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News Story
Updated: 09/13/2017 08:30:01AM

National Guard unit provides support at shelters

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ALLEN MOODY/STAFF

National Guardsman Umar Magee, from Orlando, moves a case of water at the Highlands News-Sun Center shelter on Tuesday.

By ALLEN MOODY

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SEBRING — While it’s the Boy Scouts who are associated with the motto “always be prepared,” the United States National Guard can make a pretty good case for using it, as well. Not only does the National Guard have to be ready to handle a wide-range of tasks, they also have to be ready to do it at a moment’s notice.

That was how a National Guard unit from Pinellas County found themselves in Highlands County the past few days.

“The counties put in a request for support so we were told to move to Sebring, to the EOC, where we were divied out to provide support for shelters,” said First Sergeant Dennis Godfrey, of Orlando. “Right now this (Highlands News-Sun Center) is the only shelter that is open, but we were supporting five shelters and as they closed we kind of consolidated.”

The special needs shelter was also still open as of Tuesday morning.

Godfrey said the unit was hopeful to move out the majority of its soldiers,

“Right now we’re looking to get some clearance and leave a few people here, but then maybe look for retasking to other counties that may need our help,” he said.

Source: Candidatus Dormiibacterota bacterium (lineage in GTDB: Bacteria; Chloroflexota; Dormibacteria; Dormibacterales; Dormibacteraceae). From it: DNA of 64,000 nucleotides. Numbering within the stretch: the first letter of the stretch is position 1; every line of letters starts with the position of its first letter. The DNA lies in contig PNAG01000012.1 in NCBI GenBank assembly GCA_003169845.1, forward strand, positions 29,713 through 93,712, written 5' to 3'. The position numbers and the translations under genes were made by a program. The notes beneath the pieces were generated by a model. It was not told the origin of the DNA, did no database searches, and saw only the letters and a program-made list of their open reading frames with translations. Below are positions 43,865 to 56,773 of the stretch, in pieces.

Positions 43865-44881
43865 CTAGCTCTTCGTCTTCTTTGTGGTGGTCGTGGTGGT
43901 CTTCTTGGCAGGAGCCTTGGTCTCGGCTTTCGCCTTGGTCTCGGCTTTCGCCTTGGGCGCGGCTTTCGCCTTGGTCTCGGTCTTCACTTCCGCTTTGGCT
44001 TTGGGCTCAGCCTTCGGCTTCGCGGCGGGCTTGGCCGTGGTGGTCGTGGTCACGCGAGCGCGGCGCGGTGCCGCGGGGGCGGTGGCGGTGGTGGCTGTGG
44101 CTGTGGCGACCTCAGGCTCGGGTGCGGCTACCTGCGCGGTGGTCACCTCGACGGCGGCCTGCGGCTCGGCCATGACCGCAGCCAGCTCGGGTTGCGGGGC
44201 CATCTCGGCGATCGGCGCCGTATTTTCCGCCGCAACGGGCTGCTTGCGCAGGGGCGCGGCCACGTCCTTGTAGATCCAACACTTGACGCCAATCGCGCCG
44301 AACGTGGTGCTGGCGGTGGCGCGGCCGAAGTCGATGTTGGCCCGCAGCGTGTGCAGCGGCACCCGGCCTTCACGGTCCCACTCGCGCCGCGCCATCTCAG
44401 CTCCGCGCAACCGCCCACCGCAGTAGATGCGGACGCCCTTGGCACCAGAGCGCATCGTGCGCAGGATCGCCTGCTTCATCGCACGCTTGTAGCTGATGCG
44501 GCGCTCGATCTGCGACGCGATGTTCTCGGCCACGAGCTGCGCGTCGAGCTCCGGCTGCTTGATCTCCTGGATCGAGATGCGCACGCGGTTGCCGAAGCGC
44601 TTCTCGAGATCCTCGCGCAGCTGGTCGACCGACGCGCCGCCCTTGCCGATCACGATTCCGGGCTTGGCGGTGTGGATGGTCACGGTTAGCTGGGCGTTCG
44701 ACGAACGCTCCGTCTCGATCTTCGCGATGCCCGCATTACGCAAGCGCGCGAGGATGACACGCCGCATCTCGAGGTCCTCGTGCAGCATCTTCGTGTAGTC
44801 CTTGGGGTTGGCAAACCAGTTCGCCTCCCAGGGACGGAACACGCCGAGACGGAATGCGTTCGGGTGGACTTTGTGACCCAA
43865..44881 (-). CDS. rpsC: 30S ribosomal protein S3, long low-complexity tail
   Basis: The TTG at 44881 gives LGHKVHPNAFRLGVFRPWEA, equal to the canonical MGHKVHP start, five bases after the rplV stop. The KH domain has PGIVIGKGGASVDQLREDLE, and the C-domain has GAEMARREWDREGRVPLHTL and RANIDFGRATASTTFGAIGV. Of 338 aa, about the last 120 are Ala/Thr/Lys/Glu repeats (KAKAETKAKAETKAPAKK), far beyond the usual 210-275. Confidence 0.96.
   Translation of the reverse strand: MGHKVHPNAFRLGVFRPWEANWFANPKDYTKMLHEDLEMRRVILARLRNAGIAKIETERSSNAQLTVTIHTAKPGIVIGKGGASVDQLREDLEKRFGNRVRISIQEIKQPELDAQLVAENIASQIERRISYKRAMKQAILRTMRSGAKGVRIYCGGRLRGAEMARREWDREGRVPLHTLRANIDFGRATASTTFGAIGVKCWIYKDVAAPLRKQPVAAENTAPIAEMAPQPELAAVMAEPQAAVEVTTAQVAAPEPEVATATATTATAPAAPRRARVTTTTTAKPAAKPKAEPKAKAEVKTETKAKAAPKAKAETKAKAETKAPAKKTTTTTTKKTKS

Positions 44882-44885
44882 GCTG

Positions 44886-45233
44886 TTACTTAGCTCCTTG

People driving past Firemen’s Field no doubt noticed the National Guard vehicles there, but Godfrey said those are their standard vehicles.

“Those are what we were moving around in and we know we might encounter rough conditions, so our Humvees and larger tactical vehicles can go through water or over obstacles.”

Because the unit is from Florida, they feel a definite bond with those who were seeking shelter and can relate to what they are going through better than most people. But it can be difficult for somebody to leave their home when it’s also threatened.

“Hurricanes affect everybody,” Godfrey said. “We’re from Florida, we’re citizen-soldiers here to help Florida, of course that’s a concern and we try to monitor availability of people to come in. We look at that and access that on a case-by-case basis.”

Godfrey said it’s not always easy for people to drop things suddenly and report for duty.

“Some people aren’t even here,” he said. “Last-minute call-ups can be tough if somebody has a family. If no one can watch their kids it’s difficult to come in.”

While providing support for emergency shelters isn’t the most glamorous task for a National Guardsman, Godfrey says they’re willing to do whatever is needed for the residents of Florida.

“We’re all here and we signed up to help and that’s what we’re doing,” he said.


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